For Donne, the problem was the way in which his contemporaries were searching for knowledge was nihilistic. The early modern rationalism was seeking to make nothing of the sacred by rationalizing it out of existence. The desacrilization of the world, the destabilization of mystery and wonder, tarnished the beauty of the world—the world no longer pointed to glory of God but the glory of humanity; this absolute distortion of beauty and goodness is the corruption that sees the “world’s caracase” (439) as something worthy to fawn over. This dichotomy is at the heart of the poem, and the radical subversion of the truth that Donne sees in the human quest for knowledge is something that still is with us today, not least in the evangelical atheistic movement.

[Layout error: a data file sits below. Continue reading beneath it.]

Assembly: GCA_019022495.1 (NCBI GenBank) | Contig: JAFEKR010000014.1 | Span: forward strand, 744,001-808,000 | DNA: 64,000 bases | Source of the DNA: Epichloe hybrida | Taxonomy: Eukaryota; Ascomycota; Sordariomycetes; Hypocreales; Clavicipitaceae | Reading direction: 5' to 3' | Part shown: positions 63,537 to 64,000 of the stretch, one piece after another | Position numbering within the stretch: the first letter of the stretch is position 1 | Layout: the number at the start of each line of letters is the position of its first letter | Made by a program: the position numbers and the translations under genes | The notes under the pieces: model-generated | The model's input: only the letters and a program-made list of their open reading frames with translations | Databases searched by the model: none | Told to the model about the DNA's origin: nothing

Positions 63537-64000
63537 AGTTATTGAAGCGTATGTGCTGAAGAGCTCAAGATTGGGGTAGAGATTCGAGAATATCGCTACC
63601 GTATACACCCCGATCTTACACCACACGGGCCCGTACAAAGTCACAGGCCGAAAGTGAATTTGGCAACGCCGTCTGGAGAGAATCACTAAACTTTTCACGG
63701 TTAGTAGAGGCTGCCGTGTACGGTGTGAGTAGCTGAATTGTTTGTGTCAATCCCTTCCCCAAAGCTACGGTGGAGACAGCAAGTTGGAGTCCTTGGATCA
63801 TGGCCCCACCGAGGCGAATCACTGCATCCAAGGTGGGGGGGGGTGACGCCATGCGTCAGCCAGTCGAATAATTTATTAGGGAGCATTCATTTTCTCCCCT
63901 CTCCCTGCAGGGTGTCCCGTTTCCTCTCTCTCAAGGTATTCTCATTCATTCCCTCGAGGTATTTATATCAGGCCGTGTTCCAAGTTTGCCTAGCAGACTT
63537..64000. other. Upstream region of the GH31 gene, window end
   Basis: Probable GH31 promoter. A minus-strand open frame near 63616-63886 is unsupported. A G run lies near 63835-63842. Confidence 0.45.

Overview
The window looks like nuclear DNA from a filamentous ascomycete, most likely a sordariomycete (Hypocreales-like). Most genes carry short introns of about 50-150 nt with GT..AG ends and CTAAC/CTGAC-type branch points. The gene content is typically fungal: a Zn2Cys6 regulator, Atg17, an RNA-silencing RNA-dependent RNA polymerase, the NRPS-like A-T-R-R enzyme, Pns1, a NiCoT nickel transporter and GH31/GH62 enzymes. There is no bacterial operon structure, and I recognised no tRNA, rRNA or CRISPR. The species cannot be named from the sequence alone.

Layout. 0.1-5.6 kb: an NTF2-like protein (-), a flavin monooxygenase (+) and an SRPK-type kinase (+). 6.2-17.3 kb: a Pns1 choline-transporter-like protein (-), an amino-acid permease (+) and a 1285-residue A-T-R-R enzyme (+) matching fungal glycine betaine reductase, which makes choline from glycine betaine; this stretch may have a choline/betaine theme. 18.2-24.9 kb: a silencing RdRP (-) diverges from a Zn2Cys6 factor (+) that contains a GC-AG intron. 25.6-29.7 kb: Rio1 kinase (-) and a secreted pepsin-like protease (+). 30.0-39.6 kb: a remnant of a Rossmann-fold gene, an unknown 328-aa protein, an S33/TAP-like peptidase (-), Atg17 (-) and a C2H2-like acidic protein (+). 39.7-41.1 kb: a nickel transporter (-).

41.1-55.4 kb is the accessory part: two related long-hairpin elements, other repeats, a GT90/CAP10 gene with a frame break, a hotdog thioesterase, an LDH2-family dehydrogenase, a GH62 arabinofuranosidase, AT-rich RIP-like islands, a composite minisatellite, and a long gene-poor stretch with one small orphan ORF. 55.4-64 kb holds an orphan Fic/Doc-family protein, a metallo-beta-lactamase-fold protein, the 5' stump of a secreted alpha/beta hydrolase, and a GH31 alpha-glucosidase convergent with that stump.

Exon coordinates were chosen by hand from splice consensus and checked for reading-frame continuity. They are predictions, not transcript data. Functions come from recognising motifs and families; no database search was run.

What troubles me about the evangelical atheistic movement is it structures meaning apophatically. It claims that whatever is rational is not God. The substance of reason can only be found in human determination. We create meaning by elevating a human ideal that is constructed by what we, at that precise moment, hold to be a highest form of human ingenuity. For an atheist, humans have always been god, and, thanks to progress, the imposition of a higher meaning attributed to god is no longer necessary. Our ancient structures of religion need to be torn down in order to eliminate the vestigial impulse that limits the ascendency of the human. Everything that is not God must be elevated. Thus humanity, nature, the universe take on a new higher importance because they are proof that God does not exist. Taking this reason to its final end means that human tragedy is meaningless and that this meaninglessness is good. Therefore, the highest good has now become the violent act because this points to the fact that God has never been. For example, religious violence must be a necessary event because it is a revelation of the impotence of God–it is truth in the highest degree, it is the glory of humanity by which we threw down the false idol and elevated ourselves. Therefore, in a twisted way, the recent beheadings are good because they reveal to us the violent impulse that is at the heart of any religion. How clever and good we have become through violence! How transcendent!